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I got there this morning. The bright green of the trees, the scent of freshly chopped wood, the millions of stars in the cloudless night just reminded me that this wasn’t home. I was supposed to be getting to the house that morning. But, I would have much rather stayed on the long, twisting dirt road forever.
The drive that I thought would be so long, was over just as soon as it began. I reached the front door of the house. I knew this house, but at the same time, I didn’t. The dark blue of the shutters had faded, and the lawn was overgrown, with weeds spouting in every direction. I reached under a pot on the porch and probed for the key. It was still there.
I grasped for the front door and opened it. It still smelled like her. I could still remember the first time she helped me make cookies. They turned out burnt, but it was fun anyway. I thought I would always cherish those moments, but now, the only thing I want to do is forget.
I knew that I would have to spend months here. Just sorting through the things would take weeks alone. But first, everyone was going to come one last time. We were going to get together this summer, but when it happened, that seemed too long to wait. It was going to be hard for all of us, but I think they all knew the special bond that we had shared.
I reached the kitchen and slowly opened the door. The oven was open, and a cookie sheet was waiting on the counter. It looked like nothing was wrong, like nothing had happened. But I knew better.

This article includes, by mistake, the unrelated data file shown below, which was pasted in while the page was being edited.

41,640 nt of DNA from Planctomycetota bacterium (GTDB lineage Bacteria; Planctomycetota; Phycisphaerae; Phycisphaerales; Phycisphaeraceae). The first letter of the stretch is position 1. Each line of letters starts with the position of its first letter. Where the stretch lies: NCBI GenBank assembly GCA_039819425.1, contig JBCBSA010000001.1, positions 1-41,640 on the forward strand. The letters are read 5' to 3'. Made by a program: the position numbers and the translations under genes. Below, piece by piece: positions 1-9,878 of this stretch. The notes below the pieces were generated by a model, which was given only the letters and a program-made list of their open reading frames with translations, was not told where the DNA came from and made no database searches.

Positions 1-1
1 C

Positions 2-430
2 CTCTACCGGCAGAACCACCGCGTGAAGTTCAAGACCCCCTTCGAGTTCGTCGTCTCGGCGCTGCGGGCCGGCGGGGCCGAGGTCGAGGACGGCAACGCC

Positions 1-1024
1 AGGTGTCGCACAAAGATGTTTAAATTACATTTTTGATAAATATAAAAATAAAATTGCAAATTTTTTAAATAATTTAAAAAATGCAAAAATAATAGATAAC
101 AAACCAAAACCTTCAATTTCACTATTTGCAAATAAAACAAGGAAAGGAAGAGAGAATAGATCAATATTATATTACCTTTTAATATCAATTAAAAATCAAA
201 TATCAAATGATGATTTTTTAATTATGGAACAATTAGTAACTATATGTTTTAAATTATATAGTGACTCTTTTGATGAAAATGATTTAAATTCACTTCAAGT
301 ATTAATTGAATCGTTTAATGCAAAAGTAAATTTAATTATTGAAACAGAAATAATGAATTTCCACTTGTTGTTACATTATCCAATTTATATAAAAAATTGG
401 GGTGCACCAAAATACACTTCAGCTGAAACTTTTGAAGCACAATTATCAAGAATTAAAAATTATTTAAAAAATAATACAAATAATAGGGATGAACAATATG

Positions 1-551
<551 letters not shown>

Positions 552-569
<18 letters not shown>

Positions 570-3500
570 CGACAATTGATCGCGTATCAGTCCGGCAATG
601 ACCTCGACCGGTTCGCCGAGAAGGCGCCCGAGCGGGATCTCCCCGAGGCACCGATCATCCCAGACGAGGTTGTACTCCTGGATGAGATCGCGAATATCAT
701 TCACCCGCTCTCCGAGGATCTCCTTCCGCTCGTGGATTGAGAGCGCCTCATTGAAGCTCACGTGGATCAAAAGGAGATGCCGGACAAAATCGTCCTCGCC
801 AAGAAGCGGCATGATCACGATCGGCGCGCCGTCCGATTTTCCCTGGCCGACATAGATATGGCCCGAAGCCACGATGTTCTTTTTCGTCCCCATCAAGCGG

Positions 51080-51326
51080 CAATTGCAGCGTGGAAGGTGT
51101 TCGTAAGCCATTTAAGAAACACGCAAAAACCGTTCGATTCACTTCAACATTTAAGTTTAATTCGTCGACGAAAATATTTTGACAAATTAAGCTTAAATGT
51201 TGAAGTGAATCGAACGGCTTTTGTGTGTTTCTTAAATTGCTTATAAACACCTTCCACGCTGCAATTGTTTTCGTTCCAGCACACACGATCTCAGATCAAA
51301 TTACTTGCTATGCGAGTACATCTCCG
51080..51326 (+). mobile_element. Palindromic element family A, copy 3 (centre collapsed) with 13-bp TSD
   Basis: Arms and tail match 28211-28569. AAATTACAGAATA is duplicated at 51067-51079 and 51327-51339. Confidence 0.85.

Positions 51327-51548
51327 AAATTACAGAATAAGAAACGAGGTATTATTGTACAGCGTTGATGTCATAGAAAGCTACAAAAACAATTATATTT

I reached under the sink and pulled out a fresh roll of paper towels and some cleaning spray, and began to work. I tried not to think of all of the happy times that had happened right here, but the onslaught was too much to block out.
That couch was where she braided my hair. And that was where she sat and read me stories when I was sick. The torrent of memories overpowered me, and I dropped to my knees, head between my hands.
Before I knew it, people were flooding into the house. I knew why they were here, but I didn’t bother to move. Someone placed a hand on my back, but I didn’t care who it was. By now, tears were flowing freely, leaking out of my hands and dropping on the wood floor. Then, I smelled the cookies. Somehow, that just didn’t seem right. Someone was baking in her oven, with her cookie sheet, and her spices.
I slowly dragged myself to my feet, catching a glimpse of myself in the mirror. My clothes were wrinkled and smudged, and my hair was a disaster. There were huge bags under my too red eyes and a trail of moisture marked the path of my freshly shed tears. But it didn’t matter.
I slowly trudged to the kitchen, dragging my feet the whole time. I opened the door and walked over to the oven. Carefully, I opened it and grabbed the pan from inside. It was burning my hands, but I didn’t care. I opened the trash can and dumped the cookies into it. Then, I trudged over to the counter and replaced the pan where it always was. I reached over and turned off the oven.
I didn’t bother to take another look behind me. I knew exactly what I would find. There were too many memories here and no one seemed to care. Except for me. So, without so much as a word, I walked out of the house, slamming the door behind me. I wasn’t coming back.